Nor could FATF determine whether the financial intelligence unit has authority to seek all the additional information needed from banks, money services businesses and law firms to conduct analysis, such as transactional data and details of other accounts linked to suspicious activity.
Those shortcomings, as well as concerns that the unit lacks autonomy from the NCA “in defining its role or its priorities,” helped inform one of two “partially compliant” grades FATF plans to assign the United Kingdom after evaluating the country’s compliance with 40 technical recommendations.
U.K. officials will review the report before FATF publishes the final version in December.
Andy McDonald, former head of the fraud squad at London’s Metropolitan Police, wrote in an email to moneylaundering.com that U.K. officials have ignored “repeated calls” to allocate more resources and funding to the financial intelligence unit.
“Because of remote access to UKFIU data, intelligence is analyzed at the local level without wider sharing and contextualizing,” McDonald wrote. “This means that overall, the value [of intelligence] is often lost, because routinely you now need to understand the cross-border nature of crime, particularly in relation to terrorist financing, and serious and organized crime.”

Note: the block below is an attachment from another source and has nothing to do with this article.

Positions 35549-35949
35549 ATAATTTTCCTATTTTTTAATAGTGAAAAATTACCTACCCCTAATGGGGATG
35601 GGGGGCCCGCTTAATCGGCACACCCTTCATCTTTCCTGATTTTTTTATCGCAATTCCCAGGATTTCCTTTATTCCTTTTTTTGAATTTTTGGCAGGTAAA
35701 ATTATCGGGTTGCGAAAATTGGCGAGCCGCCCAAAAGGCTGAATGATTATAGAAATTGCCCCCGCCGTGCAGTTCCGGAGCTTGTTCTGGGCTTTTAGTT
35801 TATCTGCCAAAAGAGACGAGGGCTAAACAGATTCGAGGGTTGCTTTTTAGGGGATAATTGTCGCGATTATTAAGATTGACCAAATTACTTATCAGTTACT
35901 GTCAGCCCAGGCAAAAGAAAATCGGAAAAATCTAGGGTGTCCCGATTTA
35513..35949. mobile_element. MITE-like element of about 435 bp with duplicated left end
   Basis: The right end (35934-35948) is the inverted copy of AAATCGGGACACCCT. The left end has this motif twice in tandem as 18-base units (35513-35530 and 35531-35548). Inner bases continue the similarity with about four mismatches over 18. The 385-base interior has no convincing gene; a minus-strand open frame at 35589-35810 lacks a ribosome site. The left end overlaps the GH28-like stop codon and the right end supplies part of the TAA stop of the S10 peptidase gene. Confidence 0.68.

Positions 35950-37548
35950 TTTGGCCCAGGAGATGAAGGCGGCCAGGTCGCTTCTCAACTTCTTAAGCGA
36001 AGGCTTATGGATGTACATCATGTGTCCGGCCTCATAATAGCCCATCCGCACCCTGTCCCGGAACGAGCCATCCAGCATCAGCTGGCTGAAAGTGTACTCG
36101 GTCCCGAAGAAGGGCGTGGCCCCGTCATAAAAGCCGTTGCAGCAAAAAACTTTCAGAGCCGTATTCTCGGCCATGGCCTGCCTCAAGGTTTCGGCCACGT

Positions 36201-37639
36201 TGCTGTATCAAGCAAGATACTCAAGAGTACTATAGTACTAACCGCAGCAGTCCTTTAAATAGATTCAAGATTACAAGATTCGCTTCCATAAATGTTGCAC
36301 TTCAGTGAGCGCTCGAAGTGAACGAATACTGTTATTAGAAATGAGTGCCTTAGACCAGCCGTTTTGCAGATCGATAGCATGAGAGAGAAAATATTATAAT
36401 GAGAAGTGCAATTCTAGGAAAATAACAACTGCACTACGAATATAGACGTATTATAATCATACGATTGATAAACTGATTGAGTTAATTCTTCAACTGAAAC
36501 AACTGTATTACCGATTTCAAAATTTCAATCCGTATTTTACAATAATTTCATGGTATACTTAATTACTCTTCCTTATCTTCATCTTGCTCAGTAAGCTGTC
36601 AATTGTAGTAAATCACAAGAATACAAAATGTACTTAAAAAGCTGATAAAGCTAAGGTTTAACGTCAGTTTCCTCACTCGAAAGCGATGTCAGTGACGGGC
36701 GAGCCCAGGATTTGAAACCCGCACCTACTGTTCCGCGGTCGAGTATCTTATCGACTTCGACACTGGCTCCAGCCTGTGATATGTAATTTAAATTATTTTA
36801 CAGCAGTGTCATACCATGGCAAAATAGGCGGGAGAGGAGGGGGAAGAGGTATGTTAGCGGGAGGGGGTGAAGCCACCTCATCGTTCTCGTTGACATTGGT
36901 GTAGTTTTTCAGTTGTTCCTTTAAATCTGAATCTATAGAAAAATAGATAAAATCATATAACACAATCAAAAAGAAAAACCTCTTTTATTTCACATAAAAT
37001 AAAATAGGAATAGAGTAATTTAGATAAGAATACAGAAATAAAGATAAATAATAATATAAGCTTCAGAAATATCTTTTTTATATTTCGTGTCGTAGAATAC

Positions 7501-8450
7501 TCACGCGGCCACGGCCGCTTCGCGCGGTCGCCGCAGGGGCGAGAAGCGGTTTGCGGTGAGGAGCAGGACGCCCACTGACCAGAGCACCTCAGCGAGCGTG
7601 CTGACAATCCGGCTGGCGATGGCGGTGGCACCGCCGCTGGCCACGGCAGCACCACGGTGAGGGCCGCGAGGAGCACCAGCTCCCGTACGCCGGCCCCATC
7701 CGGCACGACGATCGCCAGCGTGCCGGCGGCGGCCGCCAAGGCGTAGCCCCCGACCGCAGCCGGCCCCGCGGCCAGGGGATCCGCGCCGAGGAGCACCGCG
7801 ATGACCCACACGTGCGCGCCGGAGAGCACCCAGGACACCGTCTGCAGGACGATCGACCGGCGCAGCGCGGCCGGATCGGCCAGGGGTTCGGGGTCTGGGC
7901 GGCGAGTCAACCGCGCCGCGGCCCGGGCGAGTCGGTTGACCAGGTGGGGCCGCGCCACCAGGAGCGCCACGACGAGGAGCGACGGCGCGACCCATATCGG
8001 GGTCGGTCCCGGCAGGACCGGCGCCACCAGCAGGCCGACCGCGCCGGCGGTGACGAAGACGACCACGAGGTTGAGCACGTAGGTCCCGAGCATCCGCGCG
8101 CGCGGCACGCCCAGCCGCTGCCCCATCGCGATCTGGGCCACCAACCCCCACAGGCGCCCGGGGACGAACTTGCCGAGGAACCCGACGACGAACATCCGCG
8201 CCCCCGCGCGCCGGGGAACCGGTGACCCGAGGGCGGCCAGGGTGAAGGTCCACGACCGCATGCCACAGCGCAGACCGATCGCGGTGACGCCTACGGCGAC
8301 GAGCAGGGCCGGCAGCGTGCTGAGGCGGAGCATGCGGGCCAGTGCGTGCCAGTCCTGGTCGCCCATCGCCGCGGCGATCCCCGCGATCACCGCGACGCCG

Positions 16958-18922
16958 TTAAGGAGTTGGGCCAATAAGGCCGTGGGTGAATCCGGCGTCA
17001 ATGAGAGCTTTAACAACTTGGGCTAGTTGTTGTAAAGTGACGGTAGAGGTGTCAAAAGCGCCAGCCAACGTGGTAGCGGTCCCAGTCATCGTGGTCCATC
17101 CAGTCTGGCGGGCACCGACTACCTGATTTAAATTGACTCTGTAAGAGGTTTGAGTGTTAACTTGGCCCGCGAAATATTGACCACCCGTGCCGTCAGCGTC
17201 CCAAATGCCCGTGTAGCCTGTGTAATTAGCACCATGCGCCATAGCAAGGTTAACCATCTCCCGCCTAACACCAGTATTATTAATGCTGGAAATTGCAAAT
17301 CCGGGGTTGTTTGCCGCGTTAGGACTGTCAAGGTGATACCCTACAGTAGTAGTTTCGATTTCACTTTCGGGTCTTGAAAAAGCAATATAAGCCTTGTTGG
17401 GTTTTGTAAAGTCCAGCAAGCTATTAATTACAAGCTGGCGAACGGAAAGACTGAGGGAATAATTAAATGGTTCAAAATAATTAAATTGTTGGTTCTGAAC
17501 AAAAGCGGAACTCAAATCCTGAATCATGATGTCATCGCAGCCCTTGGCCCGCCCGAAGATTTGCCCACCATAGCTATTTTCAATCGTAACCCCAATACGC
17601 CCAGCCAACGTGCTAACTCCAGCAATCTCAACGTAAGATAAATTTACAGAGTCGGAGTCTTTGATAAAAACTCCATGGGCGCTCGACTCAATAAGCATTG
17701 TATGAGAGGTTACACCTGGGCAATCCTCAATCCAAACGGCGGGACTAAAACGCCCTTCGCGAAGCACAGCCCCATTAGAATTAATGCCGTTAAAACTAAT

FATF delegates approved the report Oct. 18 during the group’s latest plenary in Paris, rating the United Kingdom “high” in two outcomes of effectiveness, “substantial” in six and “moderate” in three.
A source who attended the plenary and asked not to be named told moneylaundering.com that British delegates persuaded their colleagues to upgrade the United Kingdom’s scores from substantial to high in the areas of counterproliferation financing, counterterrorist financing and protection of nonprofit groups from financial crime.
The United Kingdom as a result will rank at the top of 60 countries evaluated by FATF under a grading system adopted in 2013—a development that promises to raise eyebrows among critics concerned over the country’s prominent role as a haven and conduit for illicit wealth.
Similar skepticism arose after FATF’s mostly positive evaluation of the United States in 2016.
“It’s slightly bonkers,” Graham Barrow, a London-based anti-money laundering consultant and investigator, said. “Anyone that has studied the major money-laundering scandals in recent years will have seen that U.K. legal entities are central to nearly all of them.”
The pending report highlights the key role U.K. legal entities play in global money-laundering operations, but recommends only that British authorities ensure more accurate entries to their public register of beneficial owners, including by encouraging private firms to flag discrepancies.
FATF stops short of instructing officials to empower Companies House, the agency that administers the register, to verify all entries, and rates U.K. efforts at corporate transparency and prevention of abuse of legal entities as “substantial.”